Rudeness on the job: What to do when work hurts
Do you cringe at the thought of going to work? If so, you aren’t alone. Like many others, it might be because you’re experiencing more unpleasant interactions at work than ever before. Research from around the United States and beyond shows that rudeness is on the rise, especially towards people whose job is to help others – including first responders, healthcare professionals, restaurant workers, flight attendants, store clerks, attorneys, and others.
Rudeness at work can hurt us in many ways. It can harm our emotional and physical health, and negatively impact our organizations. Fortunately, there are effective steps we can take to address the rise of rudeness in the workplace.
Join AVMA’s director of wellbeing, diversity, and inclusion initiatives to explore why rudeness in the workplace is on the rise, how we can address poor behavior, and why solutions aimed at trying to control other people’s behaviors generally aren’t effective. Come away with evidence-based strategies for preventing and diffusing displaced anger in the veterinary workplace.
This webinar is supported through educational funding from Merck Animal Health.
Participants can expect to learn about:
- Three factors that have contributed to the rise of rudeness
- Three choices that challenging situations offer us
- The mythology of kindness campaigns
- How to apply knowledge of redirected aggression in animals to prevent and de-escalate displaced anger in clients and colleagues
ABOUT THE PRESENTER: Jen Brandt, Ph.D., is a licensed independent social worker and supervisor, experienced grief and trauma therapist, and healthcare team communications consultant who has specialized in working with veterinary professionals for the last 24 years. She is a certified crisis worker through the American Association of Suicidology; QPR suicide prevention instructor; certified anti-oppression informed practitioner; and the director of wellbeing, diversity, and inclusion initiatives at the AVMA. Brandt founded The Ohio State University College of Veterinary Medicine’s Honoring the Bond Program, one of the first programs in the nation aimed at recognizing and honoring the human-animal bond by providing support and resources to animal owners and animal care professionals. In 2020, she was elected as a distinguished fellow of the National Academies of Practice (NAP) in social work. She has worked as a senior trainer for the Institute for Healthcare Communication since 2003 and served on their board of directors.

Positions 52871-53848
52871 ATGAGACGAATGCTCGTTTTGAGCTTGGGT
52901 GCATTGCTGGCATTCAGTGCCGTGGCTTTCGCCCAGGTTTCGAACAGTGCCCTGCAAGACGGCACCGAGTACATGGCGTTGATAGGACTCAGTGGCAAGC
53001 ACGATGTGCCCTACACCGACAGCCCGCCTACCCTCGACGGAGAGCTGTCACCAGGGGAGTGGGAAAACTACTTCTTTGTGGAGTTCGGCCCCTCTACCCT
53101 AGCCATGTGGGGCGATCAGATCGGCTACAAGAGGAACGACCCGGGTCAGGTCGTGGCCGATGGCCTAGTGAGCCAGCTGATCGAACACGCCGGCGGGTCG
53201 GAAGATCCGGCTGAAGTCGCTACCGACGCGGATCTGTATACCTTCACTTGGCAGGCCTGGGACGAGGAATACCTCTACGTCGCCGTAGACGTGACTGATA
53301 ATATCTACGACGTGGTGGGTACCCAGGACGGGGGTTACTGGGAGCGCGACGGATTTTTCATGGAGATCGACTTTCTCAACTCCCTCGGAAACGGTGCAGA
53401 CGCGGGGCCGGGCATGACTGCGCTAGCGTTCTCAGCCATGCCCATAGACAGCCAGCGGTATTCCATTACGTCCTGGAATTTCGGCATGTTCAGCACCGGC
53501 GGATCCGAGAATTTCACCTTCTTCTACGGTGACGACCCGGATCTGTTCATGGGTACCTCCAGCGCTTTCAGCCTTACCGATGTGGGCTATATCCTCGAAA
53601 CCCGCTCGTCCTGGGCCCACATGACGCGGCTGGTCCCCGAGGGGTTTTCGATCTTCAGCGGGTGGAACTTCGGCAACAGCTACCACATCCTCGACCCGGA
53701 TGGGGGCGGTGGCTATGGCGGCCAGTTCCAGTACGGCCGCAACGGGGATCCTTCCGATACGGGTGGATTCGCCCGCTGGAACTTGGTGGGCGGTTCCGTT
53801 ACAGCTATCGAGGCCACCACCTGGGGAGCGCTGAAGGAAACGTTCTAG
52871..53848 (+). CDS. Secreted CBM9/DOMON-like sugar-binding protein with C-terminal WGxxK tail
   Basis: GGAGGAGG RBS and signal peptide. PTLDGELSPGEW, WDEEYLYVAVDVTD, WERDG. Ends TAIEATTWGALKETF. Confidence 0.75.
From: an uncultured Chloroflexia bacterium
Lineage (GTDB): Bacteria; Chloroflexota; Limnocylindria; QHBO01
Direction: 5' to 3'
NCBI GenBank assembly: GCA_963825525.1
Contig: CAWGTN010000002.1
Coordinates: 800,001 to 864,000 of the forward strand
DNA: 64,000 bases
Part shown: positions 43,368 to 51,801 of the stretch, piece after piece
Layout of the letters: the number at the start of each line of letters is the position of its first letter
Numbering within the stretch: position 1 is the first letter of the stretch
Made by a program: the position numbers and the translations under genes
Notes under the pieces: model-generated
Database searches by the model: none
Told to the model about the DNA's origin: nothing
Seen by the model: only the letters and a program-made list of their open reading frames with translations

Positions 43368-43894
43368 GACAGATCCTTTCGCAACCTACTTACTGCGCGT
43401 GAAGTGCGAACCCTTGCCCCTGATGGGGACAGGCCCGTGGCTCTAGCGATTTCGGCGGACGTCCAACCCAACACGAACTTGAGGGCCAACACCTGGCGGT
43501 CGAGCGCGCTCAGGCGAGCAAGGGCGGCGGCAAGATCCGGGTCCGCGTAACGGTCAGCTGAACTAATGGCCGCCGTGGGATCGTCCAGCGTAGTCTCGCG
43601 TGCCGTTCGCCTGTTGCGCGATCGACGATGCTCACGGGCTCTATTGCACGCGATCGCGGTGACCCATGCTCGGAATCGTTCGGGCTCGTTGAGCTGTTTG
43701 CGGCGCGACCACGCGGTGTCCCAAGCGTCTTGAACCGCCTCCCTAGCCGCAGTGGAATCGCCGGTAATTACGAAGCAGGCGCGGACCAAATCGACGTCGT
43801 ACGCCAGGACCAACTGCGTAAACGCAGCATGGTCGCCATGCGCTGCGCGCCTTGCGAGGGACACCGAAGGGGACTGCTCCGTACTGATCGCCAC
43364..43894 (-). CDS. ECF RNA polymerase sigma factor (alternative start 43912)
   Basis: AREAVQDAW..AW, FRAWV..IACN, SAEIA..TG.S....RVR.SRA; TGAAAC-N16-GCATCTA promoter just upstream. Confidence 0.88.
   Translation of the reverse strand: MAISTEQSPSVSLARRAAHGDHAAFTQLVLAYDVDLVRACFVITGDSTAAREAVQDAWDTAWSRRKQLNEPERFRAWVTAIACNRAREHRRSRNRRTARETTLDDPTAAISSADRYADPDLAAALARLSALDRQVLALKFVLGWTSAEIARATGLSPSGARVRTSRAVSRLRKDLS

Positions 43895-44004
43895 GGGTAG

Brandt’s work centers on providing individuals, teams, and organizations with the skills essential for quality veterinary care, veterinary career success, and personal and professional satisfaction. Her seminars offer applied learning opportunities to promote diversity and inclusion throughout the profession, increase self-awareness, improve wellbeing, transform conflict, and enhance veterinary team cohesion. She received her Ph.D. in social work from The Ohio State University.
ABOUT THE HOST: Deb Stone, Ph.D., has been involved with the veterinary profession for more than thirty years. She has experience in specialty, emergency, and general practice management. She holds an MBA in business management and a Ph.D. in organizational leadership. She is a certified veterinary practice manager, published author, and national and international speaker. She has served as president of VetPartners, a member on the Texas Veterinary Medical Foundation board of trustees, and assistant director of continuing education at the AVMA.